A pair of helicopters flown by stunt pilots were set to hover nearly a mile above the Utah desert, ready to help snatch the refrigerator-sized capsule's parachute with a hook as it floats down at 400 feet a minute, or more than 6 feet per second.
"All systems are go," Don Sevilla, Genesis payload recovery leader, said Tuesday when the capsule was 134,000 miles above the Earth's surface. If all goes as planned, the mid-air capture was to take place Wednesday.
The capsule's charged atoms — a "billion billion" of them — should reveal clues about the origin and evolution of our solar system, said Don Burnett, Genesis principal investigator and a nuclear geochemist at California Institute of Technology.
"We have for years wanted to know the composition of the sun," Burnett said. "In some cases we will be analyzing it one atom at a time."
Genesis has been moving in tandem with Earth outside its magnetic shield on three orbits of the sun. It was to pick up speed rapidly as Earth's gravitational pull brings it closer before the atmosphere abruptly slows the descent.
That's when the helicopters take over.
Both Cliff Fleming, the lead helicopter pilot, and backup pilot Dan Rudert have replicated the retrieval in dozens of practice runs, and will have five chances to snag the capsule. If they fail, it will hit the ground and shatter the fragile disks holding the atoms. Once captured, the capsule will be tethered to a cable to cushion the impact.
Fleming and Rudert, stunt pilots by trade, were drafted for the $260 million mission because of their expertise flying high and capturing objects. Fleming has swooped after sky surfers in the action movie "XXX" and towed actor Pierce Brosnan through the air in "Dante's Peak." He just worked on "Batman 4."
Fleming said the current job is tricky since he won't have any visual reference to judge the speed or distance of the 400-pound capsule as he closes in from behind it. Among the risks is a sudden updraft that could entangle the capsule's parachute in his tail rotor.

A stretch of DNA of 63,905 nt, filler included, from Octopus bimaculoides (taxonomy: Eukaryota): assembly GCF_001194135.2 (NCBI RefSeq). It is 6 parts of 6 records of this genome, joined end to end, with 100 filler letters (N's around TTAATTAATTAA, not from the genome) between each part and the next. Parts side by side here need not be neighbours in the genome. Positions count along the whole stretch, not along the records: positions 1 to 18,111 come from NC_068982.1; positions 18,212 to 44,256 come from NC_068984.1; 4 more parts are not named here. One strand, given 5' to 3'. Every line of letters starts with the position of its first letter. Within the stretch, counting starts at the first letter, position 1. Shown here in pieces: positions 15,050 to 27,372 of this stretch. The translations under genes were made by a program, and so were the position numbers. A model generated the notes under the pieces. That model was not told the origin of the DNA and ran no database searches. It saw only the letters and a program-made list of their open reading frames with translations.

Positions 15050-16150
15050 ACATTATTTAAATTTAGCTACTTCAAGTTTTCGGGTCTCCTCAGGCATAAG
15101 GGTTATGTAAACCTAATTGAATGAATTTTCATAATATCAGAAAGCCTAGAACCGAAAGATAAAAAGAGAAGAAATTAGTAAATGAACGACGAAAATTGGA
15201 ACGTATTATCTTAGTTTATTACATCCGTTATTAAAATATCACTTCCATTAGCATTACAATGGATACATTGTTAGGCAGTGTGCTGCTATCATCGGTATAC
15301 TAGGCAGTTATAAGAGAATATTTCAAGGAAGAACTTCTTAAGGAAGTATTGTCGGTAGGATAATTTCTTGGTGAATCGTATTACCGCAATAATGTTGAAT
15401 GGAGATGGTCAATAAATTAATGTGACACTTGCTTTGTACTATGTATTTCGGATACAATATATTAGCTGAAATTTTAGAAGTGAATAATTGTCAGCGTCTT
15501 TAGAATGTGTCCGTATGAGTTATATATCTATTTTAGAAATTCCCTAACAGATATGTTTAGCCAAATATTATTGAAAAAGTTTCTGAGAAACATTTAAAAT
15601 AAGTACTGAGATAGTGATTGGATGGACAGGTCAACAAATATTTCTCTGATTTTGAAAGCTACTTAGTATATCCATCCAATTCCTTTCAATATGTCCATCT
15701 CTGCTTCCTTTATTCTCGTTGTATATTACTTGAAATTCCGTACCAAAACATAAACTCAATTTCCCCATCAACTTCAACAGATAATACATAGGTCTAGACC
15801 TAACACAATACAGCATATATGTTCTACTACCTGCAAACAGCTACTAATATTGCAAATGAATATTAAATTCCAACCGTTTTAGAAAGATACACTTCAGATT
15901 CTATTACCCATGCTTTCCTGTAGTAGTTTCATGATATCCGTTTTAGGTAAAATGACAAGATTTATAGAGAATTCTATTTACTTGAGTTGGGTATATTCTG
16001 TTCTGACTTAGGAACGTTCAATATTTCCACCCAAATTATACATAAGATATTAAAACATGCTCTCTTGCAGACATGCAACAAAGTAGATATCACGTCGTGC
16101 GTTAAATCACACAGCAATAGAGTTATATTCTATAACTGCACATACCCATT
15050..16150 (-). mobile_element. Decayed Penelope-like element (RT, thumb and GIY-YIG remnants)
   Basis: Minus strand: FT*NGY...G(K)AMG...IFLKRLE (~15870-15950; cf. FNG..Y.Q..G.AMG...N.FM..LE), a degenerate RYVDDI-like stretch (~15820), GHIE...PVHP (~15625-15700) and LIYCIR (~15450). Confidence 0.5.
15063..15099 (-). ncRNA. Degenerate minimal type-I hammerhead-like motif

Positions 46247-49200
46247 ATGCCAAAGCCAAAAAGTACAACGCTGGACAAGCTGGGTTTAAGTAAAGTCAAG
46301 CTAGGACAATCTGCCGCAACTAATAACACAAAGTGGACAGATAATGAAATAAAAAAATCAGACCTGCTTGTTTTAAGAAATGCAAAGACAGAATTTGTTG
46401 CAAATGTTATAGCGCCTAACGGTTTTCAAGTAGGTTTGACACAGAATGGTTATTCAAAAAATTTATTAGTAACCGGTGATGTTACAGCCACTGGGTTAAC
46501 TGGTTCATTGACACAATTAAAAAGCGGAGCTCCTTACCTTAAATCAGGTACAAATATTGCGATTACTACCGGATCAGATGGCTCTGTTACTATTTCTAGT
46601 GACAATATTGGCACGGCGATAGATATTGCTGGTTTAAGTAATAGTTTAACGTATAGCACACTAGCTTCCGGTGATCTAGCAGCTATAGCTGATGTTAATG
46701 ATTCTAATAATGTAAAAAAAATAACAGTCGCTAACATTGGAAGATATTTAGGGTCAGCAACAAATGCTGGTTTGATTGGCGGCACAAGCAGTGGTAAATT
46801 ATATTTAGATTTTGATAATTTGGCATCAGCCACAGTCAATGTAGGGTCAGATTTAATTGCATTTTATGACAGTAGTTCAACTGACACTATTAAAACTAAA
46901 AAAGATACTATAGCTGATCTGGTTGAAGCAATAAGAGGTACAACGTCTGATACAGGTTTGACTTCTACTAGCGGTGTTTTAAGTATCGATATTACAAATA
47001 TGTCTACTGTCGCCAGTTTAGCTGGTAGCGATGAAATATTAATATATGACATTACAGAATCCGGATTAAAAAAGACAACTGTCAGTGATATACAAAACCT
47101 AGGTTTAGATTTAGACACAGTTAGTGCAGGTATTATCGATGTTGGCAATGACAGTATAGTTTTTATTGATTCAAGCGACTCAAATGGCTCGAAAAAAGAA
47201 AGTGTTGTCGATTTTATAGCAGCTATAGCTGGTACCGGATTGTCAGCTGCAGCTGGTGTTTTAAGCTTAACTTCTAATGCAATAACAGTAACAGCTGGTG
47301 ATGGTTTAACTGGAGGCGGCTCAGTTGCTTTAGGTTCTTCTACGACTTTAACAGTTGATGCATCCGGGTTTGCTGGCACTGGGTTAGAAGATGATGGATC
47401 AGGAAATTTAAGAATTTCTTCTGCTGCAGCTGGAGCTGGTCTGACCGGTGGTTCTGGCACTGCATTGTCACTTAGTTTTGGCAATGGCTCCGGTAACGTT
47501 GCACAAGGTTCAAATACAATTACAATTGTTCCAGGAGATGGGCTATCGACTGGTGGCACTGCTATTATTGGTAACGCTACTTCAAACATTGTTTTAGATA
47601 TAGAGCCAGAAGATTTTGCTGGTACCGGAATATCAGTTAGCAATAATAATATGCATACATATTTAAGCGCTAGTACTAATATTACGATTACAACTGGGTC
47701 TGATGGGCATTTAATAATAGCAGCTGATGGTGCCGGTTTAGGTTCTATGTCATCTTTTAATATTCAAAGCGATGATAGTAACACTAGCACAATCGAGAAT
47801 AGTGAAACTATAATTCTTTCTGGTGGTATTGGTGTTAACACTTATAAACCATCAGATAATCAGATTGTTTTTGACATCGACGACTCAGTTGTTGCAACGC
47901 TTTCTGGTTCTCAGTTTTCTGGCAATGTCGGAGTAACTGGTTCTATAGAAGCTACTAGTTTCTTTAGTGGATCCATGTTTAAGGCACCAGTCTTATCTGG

"Because you're up nearly in space, you can't see the wind," Fleming said Tuesday at a U.S. Army hangar here. "There's no movement of trees or brush or dust, so that makes it difficult."
Once the sample container is safely brought down, it will be packed up and driven with a convoy of armed guards to Houston's Space Center in a truck outfitted with air suspension for a gentle ride.
From there, the solar particles — a storehouse of 99 percent of all the material in our solar system — will be parceled out for analysis to the University of California at Los Angeles and the University of Chicago's Argonne National Lab.
The Genesis mission, launched in 2001, marks the first time NASA has collected and returned any objects from farther than the moon, said Roy Haggard, Genesis' flight operations chief and CEO of Vertigo Inc., which designed the capture system.
Together, the charged atoms captured over 884 days on the capsule's disks of gold, sapphire, diamond and silicone are no bigger than a few grains of salt, but scientists say that's enough to reconstruct the chemical origin of the sun and its family of planets.
Scientists will keep busy for five years after Genesis completes its wild ride back to Earth. It will take at least six months before they expect to learn much from the solar wind particles.